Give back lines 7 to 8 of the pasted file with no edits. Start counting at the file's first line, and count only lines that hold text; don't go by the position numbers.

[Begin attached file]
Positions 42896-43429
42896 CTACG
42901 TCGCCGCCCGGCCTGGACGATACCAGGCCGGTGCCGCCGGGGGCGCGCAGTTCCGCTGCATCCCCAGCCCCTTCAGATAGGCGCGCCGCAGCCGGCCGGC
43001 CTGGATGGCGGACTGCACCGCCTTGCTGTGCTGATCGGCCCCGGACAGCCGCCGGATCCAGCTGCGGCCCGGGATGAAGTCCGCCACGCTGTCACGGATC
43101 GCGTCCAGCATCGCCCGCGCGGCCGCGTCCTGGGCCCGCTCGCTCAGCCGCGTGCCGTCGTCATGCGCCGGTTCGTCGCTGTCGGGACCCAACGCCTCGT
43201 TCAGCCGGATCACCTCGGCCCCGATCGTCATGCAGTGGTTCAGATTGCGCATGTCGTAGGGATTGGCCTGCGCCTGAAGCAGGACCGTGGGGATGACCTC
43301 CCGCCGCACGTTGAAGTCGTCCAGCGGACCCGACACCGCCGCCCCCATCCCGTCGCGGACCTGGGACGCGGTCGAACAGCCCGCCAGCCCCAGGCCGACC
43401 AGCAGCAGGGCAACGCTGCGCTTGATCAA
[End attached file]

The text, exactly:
43301 CCGCCGCACGTTGAAGTCGTCCAGCGGACCCGACACCGCCGCCCCCATCCCGTCGCGGACCTGGGACGCGGTCGAACAGCCCGCCAGCCCCAGGCCGACC
43401 AGCAGCAGGGCAACGCTGCGCTTGATCAA